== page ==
As anyone who has ever walked into a Nespresso boutique knows, the brand stakes its prestige on carefully cultivated coffee terrorirs, from Columbia to Ethiopia and Brazil. Most of those coffee-producing nations have spent decades building up markets and a reputation for quality that transcends any particular purveyor, be it Starbucks, Illy or Intelligentsia. In South Sudan, Nespresso has an opportunity to stamp its name on an entirely new coffee origin. In doing so it is capitalizing on novelty, quality and the feel-good aspects of investing in a good cause that happens to be backed by an international celebrity. “George did introduce us to South Sudan because of his passion for the country. But even though he is influential, we wouldn’t be interested in the country but for the fact that it has exceptional coffee,” says Daniel Weston, Nespresso’s Director of Creating Shared Value, a position that focuses on developing the communities that provide Nespresso its raw materials.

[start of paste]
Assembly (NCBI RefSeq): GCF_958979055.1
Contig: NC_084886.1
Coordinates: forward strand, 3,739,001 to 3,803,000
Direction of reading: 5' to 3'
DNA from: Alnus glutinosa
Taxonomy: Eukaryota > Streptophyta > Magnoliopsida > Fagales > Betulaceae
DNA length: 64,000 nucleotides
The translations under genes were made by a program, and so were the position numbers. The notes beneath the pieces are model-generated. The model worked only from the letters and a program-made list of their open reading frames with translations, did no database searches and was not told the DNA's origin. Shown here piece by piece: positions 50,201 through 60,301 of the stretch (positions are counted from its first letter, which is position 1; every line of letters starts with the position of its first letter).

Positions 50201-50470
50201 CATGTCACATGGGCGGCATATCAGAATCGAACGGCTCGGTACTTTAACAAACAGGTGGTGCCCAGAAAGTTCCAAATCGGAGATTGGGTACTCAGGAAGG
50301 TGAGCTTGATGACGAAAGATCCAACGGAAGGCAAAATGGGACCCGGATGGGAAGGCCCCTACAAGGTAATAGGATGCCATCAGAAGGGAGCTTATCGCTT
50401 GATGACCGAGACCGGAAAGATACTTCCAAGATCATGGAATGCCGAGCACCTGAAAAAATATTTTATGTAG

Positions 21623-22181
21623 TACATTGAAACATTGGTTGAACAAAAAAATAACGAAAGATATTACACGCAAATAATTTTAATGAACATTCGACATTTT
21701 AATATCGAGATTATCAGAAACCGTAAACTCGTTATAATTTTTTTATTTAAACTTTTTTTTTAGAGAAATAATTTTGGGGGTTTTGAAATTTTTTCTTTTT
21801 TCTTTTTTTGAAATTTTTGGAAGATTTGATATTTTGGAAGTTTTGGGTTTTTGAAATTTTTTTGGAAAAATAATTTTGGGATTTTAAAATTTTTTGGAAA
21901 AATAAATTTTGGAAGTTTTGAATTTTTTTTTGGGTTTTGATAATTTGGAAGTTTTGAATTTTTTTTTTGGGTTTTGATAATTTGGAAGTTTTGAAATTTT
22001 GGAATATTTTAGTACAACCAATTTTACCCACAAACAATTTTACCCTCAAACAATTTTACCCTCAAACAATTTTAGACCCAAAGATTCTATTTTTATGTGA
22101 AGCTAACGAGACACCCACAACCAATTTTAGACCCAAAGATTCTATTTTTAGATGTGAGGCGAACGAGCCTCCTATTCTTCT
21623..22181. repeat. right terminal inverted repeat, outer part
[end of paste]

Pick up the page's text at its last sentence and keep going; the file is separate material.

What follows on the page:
Coffee, as a commodity sold around the world at fluctuating prices, is not lucrative on a small scale. But if farmers develop a niche product that can be sold at a premium, they have a chance of creating a worthwhile livelihood that sustains their communities while minimizing environmental impacts. That’s where TechnoServe, which has been working in coffee for nearly 50 years, comes in. In South Sudan, their agronomists have essentially elevated a local product from the coffee equivalent of table grapes to a distinct cultivar that stands on its own when passed through an espresso machine. The farmers can then sell those beans to Nespresso, or anyone else, at a 40% premium. “A small farmer working an acre of land can produce the best and most valuable coffee in the world,” says TechnoServe CEO William Warshauer, speaking on the sidelines of the World Economic Forum for Africa in Cape Town in early June. “We want the multinationals to make profits, and we want farmers to lift their families out of poverty. This project ticks both boxes.”